Suit Against Anthem Exposes Conflict Over Health Claims Data
Employers could save money with data, consultant says
Insurers contend health claims data is proprietary
A lawsuit filed by an employer health plan against its health insurance administrator may open the door for other employers to demand access to their medical claims data, health-care consultants say.
In a lawsuit filed in US District Court for the Eastern District of Virginia, medical supply logistics company Owens & Minor Inc. said Anthem Health Plans of Virginia Inc., which does business as Anthem Blue Cross and Blue Shield, repeatedly refused to turn over claims data requested since 2021. Owens & Minor’s health plan is self-funded and regulated under the federal Employee Retirement Income Security Act.
The case is the latest filed by employers demanding claims data so that they can perform their fiduciary duties in assessing whether payments for health services are correct and reasonable. Employers are now aided in that effort by the Consolidated Appropriations Act of 2021 (Public Law No. 116-260), which requires employer-sponsored health plans to have access to their own data.
“This case is important to plaintiff and self-funded plans in general,” Owens & Minor said in its complaint. Health plans are entitled to analyze their claims data to determine whether fiduciary duties to operate the plan in the best interest of beneficiaries are being met, and plan administrators shouldn’t interfere with those duties by withholding claims data based on the “erroneous” assertion that the data is the administrator’s “proprietary” and “confidential” information, the suit said.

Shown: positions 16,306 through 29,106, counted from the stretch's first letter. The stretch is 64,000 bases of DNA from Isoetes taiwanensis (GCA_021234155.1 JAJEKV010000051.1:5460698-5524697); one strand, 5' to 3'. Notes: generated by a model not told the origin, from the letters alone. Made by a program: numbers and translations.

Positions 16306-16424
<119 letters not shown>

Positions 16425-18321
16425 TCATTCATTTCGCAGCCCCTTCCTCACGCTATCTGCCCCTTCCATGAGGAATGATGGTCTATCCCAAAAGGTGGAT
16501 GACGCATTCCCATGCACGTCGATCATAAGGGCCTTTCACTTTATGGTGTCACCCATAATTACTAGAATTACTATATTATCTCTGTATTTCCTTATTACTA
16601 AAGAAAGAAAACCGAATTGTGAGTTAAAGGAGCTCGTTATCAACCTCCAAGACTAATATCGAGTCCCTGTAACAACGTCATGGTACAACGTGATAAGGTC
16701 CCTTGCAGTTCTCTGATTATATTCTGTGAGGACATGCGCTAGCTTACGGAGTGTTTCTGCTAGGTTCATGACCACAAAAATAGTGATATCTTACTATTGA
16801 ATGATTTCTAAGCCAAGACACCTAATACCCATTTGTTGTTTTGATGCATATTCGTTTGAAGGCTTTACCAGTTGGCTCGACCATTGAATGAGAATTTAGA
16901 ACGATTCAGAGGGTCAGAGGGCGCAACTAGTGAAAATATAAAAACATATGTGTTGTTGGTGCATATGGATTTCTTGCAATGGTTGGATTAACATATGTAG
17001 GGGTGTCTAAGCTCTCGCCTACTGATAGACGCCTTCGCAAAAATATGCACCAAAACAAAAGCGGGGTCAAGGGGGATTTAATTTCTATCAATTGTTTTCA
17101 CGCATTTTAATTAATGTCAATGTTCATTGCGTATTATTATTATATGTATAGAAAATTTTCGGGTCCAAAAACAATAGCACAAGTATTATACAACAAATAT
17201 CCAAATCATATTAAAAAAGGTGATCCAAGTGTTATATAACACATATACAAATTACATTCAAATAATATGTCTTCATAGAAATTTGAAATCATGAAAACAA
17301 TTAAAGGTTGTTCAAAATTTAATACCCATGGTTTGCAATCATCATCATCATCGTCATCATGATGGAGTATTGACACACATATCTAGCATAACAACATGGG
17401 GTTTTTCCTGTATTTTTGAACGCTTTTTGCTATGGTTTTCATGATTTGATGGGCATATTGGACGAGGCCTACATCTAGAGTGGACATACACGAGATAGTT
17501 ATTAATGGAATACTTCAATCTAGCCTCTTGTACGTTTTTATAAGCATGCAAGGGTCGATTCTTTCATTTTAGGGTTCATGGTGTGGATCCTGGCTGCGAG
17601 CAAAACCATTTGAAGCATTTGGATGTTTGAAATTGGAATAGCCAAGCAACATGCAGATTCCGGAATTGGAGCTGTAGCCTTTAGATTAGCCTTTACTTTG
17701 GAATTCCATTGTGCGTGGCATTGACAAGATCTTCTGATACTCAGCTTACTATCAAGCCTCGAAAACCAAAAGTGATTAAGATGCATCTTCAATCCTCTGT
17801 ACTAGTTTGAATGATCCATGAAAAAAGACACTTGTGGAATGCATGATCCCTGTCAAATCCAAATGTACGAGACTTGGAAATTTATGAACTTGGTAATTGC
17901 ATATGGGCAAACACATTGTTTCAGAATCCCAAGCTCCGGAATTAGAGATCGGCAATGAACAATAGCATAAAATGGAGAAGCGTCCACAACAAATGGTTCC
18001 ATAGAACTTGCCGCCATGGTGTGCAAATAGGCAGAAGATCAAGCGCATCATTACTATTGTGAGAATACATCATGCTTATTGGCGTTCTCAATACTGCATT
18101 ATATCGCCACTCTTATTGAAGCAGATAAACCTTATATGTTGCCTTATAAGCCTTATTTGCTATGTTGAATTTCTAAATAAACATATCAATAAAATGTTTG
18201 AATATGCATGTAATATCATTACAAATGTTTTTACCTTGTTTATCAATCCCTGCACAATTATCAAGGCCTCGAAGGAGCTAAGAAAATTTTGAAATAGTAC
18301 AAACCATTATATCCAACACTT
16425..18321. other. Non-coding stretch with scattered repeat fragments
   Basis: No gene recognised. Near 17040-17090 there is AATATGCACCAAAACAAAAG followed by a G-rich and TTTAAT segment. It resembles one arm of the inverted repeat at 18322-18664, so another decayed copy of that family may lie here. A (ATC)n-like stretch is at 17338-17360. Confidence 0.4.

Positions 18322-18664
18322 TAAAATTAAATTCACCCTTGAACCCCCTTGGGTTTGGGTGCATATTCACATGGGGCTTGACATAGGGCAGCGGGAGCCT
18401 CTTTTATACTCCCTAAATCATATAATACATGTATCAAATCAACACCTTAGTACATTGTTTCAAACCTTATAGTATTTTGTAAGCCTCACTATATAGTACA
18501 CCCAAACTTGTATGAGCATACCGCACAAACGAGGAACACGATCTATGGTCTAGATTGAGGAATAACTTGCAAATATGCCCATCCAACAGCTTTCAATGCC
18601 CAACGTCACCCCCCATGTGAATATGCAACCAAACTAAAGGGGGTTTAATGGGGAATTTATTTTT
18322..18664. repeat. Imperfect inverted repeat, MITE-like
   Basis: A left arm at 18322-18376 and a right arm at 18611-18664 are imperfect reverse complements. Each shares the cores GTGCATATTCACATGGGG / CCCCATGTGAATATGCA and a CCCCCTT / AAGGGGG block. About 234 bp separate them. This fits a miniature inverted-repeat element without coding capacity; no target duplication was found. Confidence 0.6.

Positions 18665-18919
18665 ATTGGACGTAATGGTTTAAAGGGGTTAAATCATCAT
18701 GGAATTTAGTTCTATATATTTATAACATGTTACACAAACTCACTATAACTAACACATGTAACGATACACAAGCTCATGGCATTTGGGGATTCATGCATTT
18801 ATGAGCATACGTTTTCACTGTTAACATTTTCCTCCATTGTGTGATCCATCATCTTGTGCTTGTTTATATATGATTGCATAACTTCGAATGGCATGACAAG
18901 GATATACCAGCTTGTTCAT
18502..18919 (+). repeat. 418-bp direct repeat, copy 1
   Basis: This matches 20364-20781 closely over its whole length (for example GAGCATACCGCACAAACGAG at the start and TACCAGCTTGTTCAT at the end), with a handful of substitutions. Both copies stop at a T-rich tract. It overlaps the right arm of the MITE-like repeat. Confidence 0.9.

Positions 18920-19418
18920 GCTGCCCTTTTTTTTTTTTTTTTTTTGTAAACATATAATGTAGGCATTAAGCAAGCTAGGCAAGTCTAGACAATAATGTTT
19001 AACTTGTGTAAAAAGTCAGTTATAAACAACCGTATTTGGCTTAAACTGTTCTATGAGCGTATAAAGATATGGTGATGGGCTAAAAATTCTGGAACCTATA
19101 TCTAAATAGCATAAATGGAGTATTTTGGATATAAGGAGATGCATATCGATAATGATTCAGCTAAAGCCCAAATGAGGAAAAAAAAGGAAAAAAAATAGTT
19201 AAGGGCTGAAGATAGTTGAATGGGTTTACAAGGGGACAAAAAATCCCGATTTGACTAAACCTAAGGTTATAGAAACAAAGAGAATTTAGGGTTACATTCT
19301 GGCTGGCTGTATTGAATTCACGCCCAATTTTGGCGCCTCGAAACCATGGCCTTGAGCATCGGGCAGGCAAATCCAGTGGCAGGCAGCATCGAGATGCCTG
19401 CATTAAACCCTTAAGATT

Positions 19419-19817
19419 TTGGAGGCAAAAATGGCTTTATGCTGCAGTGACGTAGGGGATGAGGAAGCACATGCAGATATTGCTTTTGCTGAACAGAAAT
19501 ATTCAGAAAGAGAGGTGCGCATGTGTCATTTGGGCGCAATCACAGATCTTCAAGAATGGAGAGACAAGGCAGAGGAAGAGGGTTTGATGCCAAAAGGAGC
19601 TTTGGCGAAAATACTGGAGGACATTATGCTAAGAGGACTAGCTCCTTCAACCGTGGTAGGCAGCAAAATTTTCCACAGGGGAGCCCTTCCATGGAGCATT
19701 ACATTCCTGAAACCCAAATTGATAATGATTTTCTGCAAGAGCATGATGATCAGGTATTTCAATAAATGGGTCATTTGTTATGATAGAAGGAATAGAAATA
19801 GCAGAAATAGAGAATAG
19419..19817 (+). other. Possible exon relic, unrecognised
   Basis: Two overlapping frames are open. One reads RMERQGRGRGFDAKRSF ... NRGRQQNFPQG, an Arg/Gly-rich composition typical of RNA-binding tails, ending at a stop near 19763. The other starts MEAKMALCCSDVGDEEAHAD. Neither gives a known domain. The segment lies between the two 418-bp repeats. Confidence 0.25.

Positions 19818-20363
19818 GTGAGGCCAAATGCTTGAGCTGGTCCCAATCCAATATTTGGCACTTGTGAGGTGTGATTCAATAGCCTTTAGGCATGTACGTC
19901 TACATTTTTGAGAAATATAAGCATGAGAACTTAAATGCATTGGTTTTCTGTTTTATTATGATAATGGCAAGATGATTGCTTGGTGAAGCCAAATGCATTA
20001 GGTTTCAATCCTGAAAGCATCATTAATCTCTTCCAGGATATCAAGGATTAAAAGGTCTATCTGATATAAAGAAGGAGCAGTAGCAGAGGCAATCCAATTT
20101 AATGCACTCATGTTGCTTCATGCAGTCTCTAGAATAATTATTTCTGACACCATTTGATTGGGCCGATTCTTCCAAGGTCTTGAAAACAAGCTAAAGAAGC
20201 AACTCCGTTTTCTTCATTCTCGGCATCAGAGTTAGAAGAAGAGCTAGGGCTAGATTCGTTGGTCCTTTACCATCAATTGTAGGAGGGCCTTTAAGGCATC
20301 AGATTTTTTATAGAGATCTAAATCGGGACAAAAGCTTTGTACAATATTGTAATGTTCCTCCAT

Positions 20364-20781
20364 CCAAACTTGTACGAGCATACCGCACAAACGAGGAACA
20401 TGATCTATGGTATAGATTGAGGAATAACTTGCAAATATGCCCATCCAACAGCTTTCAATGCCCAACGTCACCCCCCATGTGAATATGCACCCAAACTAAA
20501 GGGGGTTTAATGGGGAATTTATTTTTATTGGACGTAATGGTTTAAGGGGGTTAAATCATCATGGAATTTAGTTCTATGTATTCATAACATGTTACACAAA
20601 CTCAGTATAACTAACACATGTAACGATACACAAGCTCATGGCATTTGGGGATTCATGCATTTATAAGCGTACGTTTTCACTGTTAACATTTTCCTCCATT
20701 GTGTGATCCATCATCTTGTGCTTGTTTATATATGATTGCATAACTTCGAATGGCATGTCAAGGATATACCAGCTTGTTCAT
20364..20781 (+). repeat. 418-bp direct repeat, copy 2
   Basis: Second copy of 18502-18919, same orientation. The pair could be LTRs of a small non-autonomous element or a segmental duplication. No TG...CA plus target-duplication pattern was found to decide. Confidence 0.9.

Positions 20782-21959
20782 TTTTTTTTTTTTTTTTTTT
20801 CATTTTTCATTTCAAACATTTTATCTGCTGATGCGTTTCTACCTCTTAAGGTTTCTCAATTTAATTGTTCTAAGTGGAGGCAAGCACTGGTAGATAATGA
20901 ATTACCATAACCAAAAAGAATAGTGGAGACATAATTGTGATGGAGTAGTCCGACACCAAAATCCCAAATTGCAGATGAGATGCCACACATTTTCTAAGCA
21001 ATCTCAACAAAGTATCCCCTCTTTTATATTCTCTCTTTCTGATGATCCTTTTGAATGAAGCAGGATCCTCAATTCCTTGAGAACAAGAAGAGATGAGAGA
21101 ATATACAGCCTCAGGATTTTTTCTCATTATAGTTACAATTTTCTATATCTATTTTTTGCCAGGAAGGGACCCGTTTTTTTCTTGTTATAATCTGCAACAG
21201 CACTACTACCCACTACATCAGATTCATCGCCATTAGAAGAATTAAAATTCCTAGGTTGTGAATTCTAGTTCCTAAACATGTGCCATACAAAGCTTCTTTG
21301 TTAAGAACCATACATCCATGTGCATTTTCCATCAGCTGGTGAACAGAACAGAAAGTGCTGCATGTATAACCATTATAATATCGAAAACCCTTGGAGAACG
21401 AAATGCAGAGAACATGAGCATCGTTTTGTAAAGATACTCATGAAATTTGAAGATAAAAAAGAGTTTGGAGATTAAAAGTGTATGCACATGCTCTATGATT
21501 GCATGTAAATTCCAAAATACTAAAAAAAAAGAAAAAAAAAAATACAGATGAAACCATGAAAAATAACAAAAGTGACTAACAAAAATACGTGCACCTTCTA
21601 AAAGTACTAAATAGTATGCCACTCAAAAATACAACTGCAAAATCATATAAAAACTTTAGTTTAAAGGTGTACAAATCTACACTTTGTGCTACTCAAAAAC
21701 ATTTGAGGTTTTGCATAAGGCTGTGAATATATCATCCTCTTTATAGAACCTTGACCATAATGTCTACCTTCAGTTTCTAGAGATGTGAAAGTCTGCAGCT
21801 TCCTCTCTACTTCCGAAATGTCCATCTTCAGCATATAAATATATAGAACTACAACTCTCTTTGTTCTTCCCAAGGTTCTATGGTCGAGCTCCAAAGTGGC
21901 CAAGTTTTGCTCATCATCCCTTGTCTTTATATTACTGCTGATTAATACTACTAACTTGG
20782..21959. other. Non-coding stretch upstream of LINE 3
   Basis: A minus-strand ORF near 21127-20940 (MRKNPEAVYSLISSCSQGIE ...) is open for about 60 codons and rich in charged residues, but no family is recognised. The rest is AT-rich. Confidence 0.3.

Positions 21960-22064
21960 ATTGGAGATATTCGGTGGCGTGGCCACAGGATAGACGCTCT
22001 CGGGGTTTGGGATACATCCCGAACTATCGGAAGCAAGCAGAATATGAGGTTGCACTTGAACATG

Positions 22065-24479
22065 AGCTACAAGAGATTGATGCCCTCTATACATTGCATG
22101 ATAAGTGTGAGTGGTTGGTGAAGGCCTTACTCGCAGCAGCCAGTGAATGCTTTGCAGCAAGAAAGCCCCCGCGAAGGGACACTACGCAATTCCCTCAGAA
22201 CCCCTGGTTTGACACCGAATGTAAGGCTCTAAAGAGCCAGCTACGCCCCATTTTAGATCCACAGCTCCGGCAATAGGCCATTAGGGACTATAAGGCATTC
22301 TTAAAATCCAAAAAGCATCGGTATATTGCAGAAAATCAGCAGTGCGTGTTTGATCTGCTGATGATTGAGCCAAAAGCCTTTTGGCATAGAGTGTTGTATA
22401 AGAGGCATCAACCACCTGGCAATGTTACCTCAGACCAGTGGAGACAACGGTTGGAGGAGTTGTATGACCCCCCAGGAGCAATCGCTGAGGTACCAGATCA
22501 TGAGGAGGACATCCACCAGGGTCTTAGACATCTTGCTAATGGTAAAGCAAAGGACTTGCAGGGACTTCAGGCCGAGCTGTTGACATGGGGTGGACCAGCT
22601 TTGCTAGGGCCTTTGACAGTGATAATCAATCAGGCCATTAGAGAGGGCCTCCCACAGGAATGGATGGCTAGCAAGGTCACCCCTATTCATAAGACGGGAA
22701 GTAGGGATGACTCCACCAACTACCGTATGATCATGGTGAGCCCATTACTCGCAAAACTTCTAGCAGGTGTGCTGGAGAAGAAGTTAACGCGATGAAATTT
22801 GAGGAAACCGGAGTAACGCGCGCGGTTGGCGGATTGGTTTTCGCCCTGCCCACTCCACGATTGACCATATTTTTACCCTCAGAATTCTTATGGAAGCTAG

The suit, filed Feb. 13, cites recent reports of “instances where opportunistic claims administrators have employed illegal or unethical means to obtain windfall profits—at the expense of self-funded plans and taxpayers alike,” including accusations that Anthem affiliates gave incentives to health-care providers to report that Medicare Advantage patients are sicker than they actually are because insurers received more income for patients with more serious documented conditions.
Owens & Minor is asking the court to provide injunctive relief by requiring Anthem to give them access to their data. Owens & Minor is a Fortune 500 company that employs over 17,000 people in 70 countries and is headquartered in Richmond, Va.
Potential for Employer Savings
“We finally have a plan sponsor with the guts to do this,” Tony Sorrentino, a lawyer who is president of Health Plan Fiduciary Compliance LLC, a health-care compliance consulting firm based in Parker, Colo., said in an interview.
“If we go through this fiduciary process, and we understand where our claim dollars are being spent—that there’s waste, there’s abuse, there’s misadjudication of claims—we’re going to be able to save a lot of money,” Sorrentino said.
“Those are the things that are going to take a $10 million group down to an $8 million group” in terms of health-care spending by plans, he said.
The law firm handling the case for Owens & Minor said neither it nor the company would comment on the case on the record. Anthem did not return a request for comment.
Claims Data as Proprietary